In an actual implementation of this, early ground leases would be subsidized for the first developers to build there.1
The second advantage for developers derives from the fact that to implement the Commonwealth City model means you have to build the city from the ground up. This allows you to invent a better building entitlement process.
This would allow the city to offer approvals to developers up to 100 times faster than today by maintaining a library of pre-approved building types, and/or granting trusted developers automatic approval.
Further, because it would lower the barrier to development (both upfront land cost and the regulatory burden) it would allow more people to become developers. Anyone with the ability to get a small construction loan could lease land, select a pre-approved building type and hire a construction company to build modest multi-unit buildings to provide housing for themselves and others.
And don’t worry: using a library of pre-approved building types wouldn’t make the city look the same. It is possible to vary the architectural detail on just a handful of building types and create incredible diversity.2 Consider the row-houses of Amsterdam. These all have the same basic dimensions and building core, but the facades are architecturally very distinct:
Follow the Money
Okay so now we’ve established that the land belongs to the community as a whole and developers want to build there. Now we need to see what happens after the value is given back to the community.
The important thing to note about this system is that it does not eliminate increases in land value. We don’t want to eliminate those, we definitely want land to become more valuable!
The innovation here is how those increases in land value are distributed. In this system, all land value increases are shared with the community in one way or another. The money collected as ground rent is either:
Distributed directly back to residents as a Universal Basic Income
Invested in new public goods for city residents - parks, infrastructure, transit, etc.
Invested in growth by either acquiring more land or paying to acquire new residents3
Finance people reading this might recognize these as analogous to the capital allocation decisions that a company faces with its free cash flow:
Universal basic income is like a dividend to shareholders
Public goods investment is like a company investing in new equipment or machinery that improves operations - capital expenditure
Growth is like a company investing in growth: spending money to acquire new customers, new businesses, etc.
How these allocation decisions get made is a fascinating topic that I will cover in a future issue on governance. For now, just know that a model like this would likely see a dramatic improvement in the quality of public good investment because all residents and city managers face direct upside/downside for good/bad allocation decisions.4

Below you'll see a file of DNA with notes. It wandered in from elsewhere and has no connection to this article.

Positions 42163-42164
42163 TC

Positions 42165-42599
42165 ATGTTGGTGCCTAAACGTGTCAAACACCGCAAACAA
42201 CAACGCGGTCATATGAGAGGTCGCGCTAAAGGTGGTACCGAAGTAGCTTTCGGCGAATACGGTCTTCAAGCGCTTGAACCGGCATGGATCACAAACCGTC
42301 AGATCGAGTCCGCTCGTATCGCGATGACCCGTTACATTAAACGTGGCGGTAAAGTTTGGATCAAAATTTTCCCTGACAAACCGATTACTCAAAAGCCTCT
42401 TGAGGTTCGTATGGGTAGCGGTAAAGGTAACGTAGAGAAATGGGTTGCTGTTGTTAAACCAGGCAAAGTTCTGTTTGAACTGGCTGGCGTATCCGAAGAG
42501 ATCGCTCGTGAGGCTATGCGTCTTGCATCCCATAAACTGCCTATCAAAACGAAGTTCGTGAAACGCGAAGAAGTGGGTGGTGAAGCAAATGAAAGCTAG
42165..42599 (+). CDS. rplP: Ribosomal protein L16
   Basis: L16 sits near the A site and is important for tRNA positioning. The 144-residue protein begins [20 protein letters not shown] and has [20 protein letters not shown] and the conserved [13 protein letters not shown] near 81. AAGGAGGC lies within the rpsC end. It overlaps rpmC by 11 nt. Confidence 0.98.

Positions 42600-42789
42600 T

What Problems Does This Solve?
So let’s say I’ve sold you that this model is workable. Why would we consider experimenting with it? Does it really offer enough in the way of benefits to be worth trying? After all, the only thing that really matters is that it can improve peoples’ lives in some meaningful way.
Some readers will recognize this as a form of Georgism - it is the idea of “land value should be held in common by all people”. See here for more on this topic.
The difference from vanilla Georgism is that the Commonwealth City is implemented using entrepreneurial rather than political means.
Because it’s essentially the same idea, it has many of the same benefits that a Land Value Tax (Georgism’s main feature) would have. Here are a few of the most important.
Create Perpetual City-Wide YIMBYism
Last week I outlined how one driver of NIMBY behavior is the underlying structure of land value. YIMBYs want affordability, NIMBYs want increases in home/land value (the opposite of affordability).
More housing for new residents = less land value (in the short to medium term) for existing owners.
More land value for existing owners = less affordability/housing supply for new residents.
Under the current system it is impossible for both sides to win.
And when you add on the fact that those existing landowners usually finance their ownership of real estate with big mortgages it just pours fuel on the fire. A drop in land values (housing becomes more affordable) would spell financial ruin for many of them. So the fact people oppose anything that might threaten their property value under this system is not at all surprising to me.
A lot of this effect comes from the fact that today, housing as a place to live and land as an investment are bundled together into one thing. You buy a house and the land underneath it.
This is problematic because the two are fundamentally opposed: when we consume things like housing, clothing or food we prefer they be less expensive, whereas when we invest in things we prefer they become more valuable or expensive over time.
We buy houses to live in, and we expect the land underneath the house to increase in value.5
When ownership of the city’s land (an investment) is unbundled from any particular piece of housing (A consumer good), the incentives change. Since I own a piece of the overall city, the most straightforward way for me to increase my wealth is to get as much housing built as possible.6
Under the Commonwealth City model we still have ownership, we still have private property (buildings) and the incentive to innovate, we just eliminate the zero-sum fight for my particular piece of land to be worth more through this neat trick of unbundling land from housing and re-bundling it into the idea/legal construct of a Commonwealth City.